Exchange-Traded Funds (ETF) and Mutual Funds: What are they?

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If you have an investment portfolio or are considering improving your retirement strategy, we’re sure you’ve heard the word: diversify.

Diversification is an important aspect of any investment management program or retirement plan. Choosing where to allocate funds to individual stocks and bonds can take a lot of time and research, but what if there was a way to gain access to a portfolio of diversified stocks and bonds with minimal cost and effort?

Selecting exchange-traded funds (ETF) and mutual funds can help achieve this goal.

What are these? How are they similar? How are they different? What about taxes? We’re exploring these questions and more, below.

What are these types of funds and how are they similar?

Exchange-traded funds (commonly referred to as ETFs) and mutual funds pool money from numerous investors and invest in an assortment of securities. The securities in these funds can range anywhere from stocks and bonds to commodities and precious metals such as wheat and gold.

The primary benefit of both these investment vehicles is their diversification benefits. An ETF and a mutual fund can each hold tens, hundreds, and even thousands of individual securities in its portfolio.

If we think of a stock fund, for example, if one or two stocks perform poorly on a given day there is a chance others are performing well. This helps reduce risk and overall losses, via a diversified balance. Think of these funds as a way to not put all your eggs in one basket.

There are thousands of ETFs and mutual funds available to investors, but many offer different strategies. This allows investors to have a wide variety of investment options.

Some of these strategies can be as simple as replicating the S&P 500 Index or a fund that invests in companies benefitting from the spending habits of millennials. The options are endless.

How are ETFs and Mutual Funds Different?

Now that we know the similarities of ETFs and mutual funds, what are the differences?

Possibly the biggest difference between the two is how they are purchased and sold.

Exchange-traded funds, as the name implies, are bought and sold at a marketplace, just like an individual stock. The price of the ETF fluctuates throughout the trading day and investors can buy shares at the market price at any time. Just like stocks, an ETF can be traded multiple times during trading hours. Buying and selling the same day is also permitted.

Mutual funds, on the other hand, trade once per day after the market closes. This means you will receive the same price as everyone else who either bought or sold the fund that day. Rather than transacting with numerous buyers and sellers through an exchange, mutual fund transactions occur directly with the fund manager. Also, the purchase amount can be based on a dollar amount or a share amount (ETF’s must be purchased in shares).

Another difference between ETF’s and mutual funds is the investment minimums.

ETF’s do not have an investment minimum. The cost of gaining access to an ETF is the price of one share. The price of an ETF can range from just a few dollars to a few hundred dollars, depending on the fund.

Compared to an ETF, most mutual funds, do require a minimum investment amount. Some may require a minimum investment of $500 or more, depending on the fund and the share class.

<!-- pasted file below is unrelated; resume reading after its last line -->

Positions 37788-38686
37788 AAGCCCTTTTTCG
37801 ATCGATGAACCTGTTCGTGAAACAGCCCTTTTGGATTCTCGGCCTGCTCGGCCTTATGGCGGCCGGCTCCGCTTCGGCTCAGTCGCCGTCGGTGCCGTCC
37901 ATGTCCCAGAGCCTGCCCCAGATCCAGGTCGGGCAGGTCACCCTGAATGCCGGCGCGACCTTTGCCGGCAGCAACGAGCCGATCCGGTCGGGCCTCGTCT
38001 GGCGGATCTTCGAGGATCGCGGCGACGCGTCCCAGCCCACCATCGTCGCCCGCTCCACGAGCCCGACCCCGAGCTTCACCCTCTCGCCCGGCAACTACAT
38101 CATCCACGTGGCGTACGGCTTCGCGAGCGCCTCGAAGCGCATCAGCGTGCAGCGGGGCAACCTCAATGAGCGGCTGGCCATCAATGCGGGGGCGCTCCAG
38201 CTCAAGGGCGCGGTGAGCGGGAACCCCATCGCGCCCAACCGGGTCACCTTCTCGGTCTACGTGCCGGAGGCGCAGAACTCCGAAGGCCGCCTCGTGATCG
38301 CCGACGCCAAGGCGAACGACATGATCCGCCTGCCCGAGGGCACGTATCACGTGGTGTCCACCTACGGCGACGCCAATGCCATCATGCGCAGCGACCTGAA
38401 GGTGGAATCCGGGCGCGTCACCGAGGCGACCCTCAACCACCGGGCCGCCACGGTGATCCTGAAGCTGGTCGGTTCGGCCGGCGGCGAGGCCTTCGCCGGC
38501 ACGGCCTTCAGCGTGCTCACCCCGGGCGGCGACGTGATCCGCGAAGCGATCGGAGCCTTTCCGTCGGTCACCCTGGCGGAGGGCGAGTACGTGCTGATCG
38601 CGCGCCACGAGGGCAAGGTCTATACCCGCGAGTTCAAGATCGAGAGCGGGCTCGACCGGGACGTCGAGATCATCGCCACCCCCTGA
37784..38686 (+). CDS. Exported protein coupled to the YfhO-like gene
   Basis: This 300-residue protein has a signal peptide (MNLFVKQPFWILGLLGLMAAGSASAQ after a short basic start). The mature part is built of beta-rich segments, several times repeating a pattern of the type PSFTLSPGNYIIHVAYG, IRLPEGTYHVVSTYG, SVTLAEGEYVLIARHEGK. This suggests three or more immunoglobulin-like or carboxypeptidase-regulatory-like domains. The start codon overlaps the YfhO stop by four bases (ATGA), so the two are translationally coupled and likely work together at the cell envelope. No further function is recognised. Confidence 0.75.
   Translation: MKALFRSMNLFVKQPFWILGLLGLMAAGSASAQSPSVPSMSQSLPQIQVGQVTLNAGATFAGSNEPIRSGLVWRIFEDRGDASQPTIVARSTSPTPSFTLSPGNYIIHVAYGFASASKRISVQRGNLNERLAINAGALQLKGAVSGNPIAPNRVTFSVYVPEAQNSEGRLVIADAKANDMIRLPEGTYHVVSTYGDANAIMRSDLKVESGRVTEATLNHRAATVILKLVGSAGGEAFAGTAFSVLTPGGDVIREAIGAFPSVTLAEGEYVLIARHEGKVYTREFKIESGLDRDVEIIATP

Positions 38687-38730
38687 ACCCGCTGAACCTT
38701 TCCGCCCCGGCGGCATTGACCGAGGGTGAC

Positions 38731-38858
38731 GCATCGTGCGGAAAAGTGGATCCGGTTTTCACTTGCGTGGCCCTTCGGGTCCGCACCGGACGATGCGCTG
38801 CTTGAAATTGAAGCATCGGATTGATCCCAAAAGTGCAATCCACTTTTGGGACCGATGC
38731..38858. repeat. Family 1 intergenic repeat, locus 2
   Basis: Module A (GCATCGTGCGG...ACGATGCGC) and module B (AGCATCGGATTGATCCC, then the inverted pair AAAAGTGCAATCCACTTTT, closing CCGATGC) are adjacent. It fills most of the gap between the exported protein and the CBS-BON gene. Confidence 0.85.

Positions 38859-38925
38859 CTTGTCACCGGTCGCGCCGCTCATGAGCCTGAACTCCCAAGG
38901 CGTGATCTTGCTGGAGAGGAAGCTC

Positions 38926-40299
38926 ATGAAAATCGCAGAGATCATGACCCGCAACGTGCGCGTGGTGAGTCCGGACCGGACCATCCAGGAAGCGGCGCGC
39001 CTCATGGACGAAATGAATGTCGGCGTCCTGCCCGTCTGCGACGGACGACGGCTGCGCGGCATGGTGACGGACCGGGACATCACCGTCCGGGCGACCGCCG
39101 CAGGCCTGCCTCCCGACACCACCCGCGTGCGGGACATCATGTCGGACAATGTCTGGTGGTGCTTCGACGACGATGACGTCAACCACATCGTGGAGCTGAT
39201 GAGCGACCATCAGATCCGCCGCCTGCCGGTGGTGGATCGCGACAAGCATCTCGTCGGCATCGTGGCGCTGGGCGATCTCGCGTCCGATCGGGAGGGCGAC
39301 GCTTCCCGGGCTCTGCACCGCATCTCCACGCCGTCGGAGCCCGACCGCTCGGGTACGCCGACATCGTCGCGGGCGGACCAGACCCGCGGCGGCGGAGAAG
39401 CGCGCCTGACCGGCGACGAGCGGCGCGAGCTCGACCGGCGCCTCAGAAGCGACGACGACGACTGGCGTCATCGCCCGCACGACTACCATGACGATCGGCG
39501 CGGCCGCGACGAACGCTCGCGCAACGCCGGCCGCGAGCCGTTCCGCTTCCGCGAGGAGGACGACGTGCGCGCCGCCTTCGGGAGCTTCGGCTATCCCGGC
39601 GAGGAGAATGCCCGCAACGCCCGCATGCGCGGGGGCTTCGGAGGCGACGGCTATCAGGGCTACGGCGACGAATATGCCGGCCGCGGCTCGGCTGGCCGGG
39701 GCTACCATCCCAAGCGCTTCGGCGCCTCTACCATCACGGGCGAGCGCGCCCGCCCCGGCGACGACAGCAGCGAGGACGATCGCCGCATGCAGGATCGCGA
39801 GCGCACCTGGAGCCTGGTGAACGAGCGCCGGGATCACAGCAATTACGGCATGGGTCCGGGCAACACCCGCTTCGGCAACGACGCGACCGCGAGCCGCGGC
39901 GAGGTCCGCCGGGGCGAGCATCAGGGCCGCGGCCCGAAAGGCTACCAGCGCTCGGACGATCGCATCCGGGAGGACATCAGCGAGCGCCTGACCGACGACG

Are there any tax implication differences?

ETFs and mutual funds will both have a tax impact if one were to sell them in their taxable account at a gain, but both can also generate income or capital gains distributions.

ETFs have fewer taxable events within the portfolio compared to actively managed mutual funds. Some ETFs will also payout income in the form of a dividend.

Mutual funds will have more taxable events as managers buy and sell securities to satisfy client redemptions. As the gains are realized, they are passed through to the investors in the fund. Many mutual funds will pay out their capital gains near the end of the year, but there are some that will distribute gains earlier or even two to three times a year.

etf chart Whether it be saving for retirement, funding your child’s college fund, or saving up to buy your dream car, both ETFs and mutual funds provide efficient diversification in your portfolio to help achieve your goals. If you or a loved one is looking to grow assets in an efficient fashion or are nearing retirement and want to make sure you have sufficient funds, maybe it’s time to sit down with a trusted financial advisor and discuss how ETFs and mutual funds can help achieve your dreams. Our advisors and investment professionals are always ready to have a conversation about how we can help with your financial situation. Connect with us anytime at 717-393-9721 or info@domaniwealth.com.



Important Disclosure

Please remember that past performance may not be indicative of future results. Different types of investments involve varying degrees of risk, and there can be no assurance that the future performance of any specific investment, investment strategy, or product will be profitable, equal any corresponding indicated historical performance level(s), be suitable for your portfolio or individual situation or prove successful. Due to various factors, including changing market conditions and/or applicable laws, the content may no longer be reflective of current opinions or positions. Moreover, you should not assume that any discussion or information contained in this article serves as the receipt of, or as a substitute for, personalized investment advice from Domani. A copy of Domani’s current written disclosure brochure discussing our advisory services and fees continues to remain available upon request.


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